The U.S. State Department advises Americans not to travel to certain regions of Mexico due to the high rates of crime, including kidnappings, in those areas. Asylum-seekers’ advocates sharply criticized Tuesday’s decision, claiming it would continue to put migrants at risk of being victimized in those areas.
In keeping with Lee Gelernt, an attorney for the American Civil Liberties Union who brought the case challenging the expulsions, “keeping Title 42 will mean additional suffering for desperate asylum seekers, but hopefully this proves simply to be a temporary setback in the judicial fight.”
The U.S. has employed Title 42 for nearly three years to quickly deport the bulk of adult migrants from Mexico and the Northern Triangle of Central America who have halted along the southern border.
The Biden administration has relied on Title 42 as its primary border enforcement instrument despite record levels of migrant apprehensions reported in fiscal years 2021 and 2022, even though it overturned parts of the Trump administration’s asylum policy.
According to Customs and Border Protection, federal agents detained migrants along the U.S.-Mexico border 2.3 million times in fiscal year 2022, a 12-month period that concluded on September 30. Just over one million of those detentions resulted in expulsions under Title 42.
While Title 42 technically applies to all immigrants who lack authorization to enter the United States, some do not risk expulsion owing to diplomatic, logistical, and policy considerations.
Examples of groups who have been exempted from Title 42 under the Biden administration include unaccompanied minors, Ukrainian refugees, and asylum seekers who are regarded to be vulnerable.
Furthermore, migrants from Guatemala, Honduras, El Salvador, and more lately Venezuela confront an excessive number of expulsions to Mexico because the Mexican government has traditionally only accepted the return of its own.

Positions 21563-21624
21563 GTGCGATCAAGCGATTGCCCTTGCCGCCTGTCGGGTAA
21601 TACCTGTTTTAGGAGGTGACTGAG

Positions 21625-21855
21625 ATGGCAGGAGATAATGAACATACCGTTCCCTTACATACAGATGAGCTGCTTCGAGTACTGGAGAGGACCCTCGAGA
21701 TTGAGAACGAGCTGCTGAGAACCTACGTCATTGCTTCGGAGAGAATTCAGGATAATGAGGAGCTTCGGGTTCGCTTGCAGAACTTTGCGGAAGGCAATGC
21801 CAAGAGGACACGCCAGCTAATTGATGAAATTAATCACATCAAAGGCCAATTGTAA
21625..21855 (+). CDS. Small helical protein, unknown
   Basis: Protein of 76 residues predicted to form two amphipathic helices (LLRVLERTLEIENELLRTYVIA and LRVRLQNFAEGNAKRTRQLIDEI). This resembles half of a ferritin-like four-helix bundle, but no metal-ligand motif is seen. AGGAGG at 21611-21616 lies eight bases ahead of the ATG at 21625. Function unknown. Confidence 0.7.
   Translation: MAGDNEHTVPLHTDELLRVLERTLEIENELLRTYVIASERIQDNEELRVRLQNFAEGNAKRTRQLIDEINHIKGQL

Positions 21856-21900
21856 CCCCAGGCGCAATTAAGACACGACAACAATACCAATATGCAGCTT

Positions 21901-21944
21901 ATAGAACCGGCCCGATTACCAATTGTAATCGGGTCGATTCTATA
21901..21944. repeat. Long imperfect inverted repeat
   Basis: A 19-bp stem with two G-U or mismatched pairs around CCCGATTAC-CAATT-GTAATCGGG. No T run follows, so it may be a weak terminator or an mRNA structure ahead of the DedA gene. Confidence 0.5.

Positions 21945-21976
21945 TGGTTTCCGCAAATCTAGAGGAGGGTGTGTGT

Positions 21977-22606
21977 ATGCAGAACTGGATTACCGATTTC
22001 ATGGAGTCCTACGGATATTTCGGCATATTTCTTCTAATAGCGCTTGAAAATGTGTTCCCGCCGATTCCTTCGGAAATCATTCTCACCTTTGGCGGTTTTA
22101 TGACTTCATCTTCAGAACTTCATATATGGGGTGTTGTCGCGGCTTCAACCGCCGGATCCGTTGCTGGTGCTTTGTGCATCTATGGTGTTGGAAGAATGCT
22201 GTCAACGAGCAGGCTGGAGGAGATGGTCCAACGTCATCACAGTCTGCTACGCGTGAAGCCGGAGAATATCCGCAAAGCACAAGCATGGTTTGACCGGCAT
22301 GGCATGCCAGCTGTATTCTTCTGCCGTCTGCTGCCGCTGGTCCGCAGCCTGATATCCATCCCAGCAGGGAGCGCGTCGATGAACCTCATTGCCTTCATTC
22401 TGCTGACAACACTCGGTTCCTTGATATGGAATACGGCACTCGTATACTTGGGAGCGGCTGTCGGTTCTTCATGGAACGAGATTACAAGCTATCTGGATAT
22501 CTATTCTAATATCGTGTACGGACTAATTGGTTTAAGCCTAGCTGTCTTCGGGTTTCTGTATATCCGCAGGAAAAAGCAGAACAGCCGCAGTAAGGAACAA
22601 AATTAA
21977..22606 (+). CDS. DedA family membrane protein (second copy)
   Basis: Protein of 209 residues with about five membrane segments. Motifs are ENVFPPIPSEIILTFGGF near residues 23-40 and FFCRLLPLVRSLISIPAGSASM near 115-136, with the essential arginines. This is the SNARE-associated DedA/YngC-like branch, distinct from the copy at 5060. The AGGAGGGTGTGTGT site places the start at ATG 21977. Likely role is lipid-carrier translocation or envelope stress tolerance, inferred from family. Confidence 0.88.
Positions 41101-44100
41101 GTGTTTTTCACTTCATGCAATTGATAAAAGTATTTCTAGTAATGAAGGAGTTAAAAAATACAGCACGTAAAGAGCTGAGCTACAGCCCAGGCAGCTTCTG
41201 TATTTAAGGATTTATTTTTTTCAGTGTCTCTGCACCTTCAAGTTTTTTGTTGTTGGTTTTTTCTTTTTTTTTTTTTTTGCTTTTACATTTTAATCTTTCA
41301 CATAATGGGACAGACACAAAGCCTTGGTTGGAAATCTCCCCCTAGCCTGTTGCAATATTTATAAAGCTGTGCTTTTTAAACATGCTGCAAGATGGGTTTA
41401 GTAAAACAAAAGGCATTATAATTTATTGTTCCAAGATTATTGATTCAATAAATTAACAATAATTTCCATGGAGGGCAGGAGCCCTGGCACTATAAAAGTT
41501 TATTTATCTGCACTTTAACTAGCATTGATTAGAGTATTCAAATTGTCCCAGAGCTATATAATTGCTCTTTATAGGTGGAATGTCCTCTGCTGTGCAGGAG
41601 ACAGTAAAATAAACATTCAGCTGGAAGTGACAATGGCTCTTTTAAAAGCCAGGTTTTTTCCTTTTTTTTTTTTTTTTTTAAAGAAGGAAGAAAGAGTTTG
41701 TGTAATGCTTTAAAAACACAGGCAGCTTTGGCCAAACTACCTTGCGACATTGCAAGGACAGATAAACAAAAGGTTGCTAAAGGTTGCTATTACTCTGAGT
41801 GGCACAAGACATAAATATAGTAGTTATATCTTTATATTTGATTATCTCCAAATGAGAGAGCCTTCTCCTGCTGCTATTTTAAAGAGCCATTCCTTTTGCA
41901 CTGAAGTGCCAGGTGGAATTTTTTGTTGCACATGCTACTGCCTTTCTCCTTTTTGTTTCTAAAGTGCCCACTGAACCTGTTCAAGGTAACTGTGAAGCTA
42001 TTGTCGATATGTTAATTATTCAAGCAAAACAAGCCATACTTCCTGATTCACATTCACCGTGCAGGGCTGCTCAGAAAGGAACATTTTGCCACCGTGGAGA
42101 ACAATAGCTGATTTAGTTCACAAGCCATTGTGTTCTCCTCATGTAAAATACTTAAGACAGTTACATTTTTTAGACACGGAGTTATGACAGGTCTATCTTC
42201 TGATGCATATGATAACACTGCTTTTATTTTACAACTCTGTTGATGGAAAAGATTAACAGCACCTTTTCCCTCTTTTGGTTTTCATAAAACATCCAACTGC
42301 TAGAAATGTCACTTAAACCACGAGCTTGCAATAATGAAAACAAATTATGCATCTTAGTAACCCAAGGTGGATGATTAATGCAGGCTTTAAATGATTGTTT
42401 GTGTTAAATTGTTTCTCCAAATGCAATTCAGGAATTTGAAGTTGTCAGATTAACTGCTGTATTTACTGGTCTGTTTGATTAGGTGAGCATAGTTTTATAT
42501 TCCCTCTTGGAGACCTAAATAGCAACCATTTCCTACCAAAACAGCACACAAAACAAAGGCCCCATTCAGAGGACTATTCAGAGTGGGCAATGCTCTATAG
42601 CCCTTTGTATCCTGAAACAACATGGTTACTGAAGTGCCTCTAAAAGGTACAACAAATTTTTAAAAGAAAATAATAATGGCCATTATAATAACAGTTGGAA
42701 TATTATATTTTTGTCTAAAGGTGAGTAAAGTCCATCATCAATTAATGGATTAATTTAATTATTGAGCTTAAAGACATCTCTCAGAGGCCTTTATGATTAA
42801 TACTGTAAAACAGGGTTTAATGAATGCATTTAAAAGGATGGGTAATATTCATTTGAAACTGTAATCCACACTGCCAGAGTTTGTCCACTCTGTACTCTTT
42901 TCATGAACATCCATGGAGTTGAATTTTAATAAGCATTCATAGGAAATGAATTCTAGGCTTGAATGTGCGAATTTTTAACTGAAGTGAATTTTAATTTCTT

The authoritarian governments in Cuba, Nicaragua, and Venezuela—where record numbers of their citizens have fled to the U.S. to escape economic and political unrest—have restricted or denied deportations.
Meanwhile, deportation flights to other remote nations are expensive and infrequent.
This means that the majority of immigrants who are not from Mexico or the Northern Triangle of Central America do not face deportation under Title 42, but rather are handled in accordance with U.S. immigration law, which enables them to apply for asylum.
They frequently receive a court summons or instructions to check in with immigration officers when they arrive at their final U.S. destination.
The Supreme Court’s decision on Tuesday is the most recent development in a complex legal battle over Title 42 that is being fought in federal courts all around the country by the Biden administration, states with a conservative tilt, and organizations that support asylum seekers.
The CDC initially claimed that Title 42 was required to keep the coronavirus under control for two years, but it declared in April that it would no longer be doing so due to better pandemic conditions, including higher vaccination rates in the countries of origin of migrants.
However, at the request of a group of Republican attorneys general, a federal judge in Louisiana this spring halted the termination of Title 42 on procedural grounds.
The Biden administration filed an appeal, but the matter is still pending.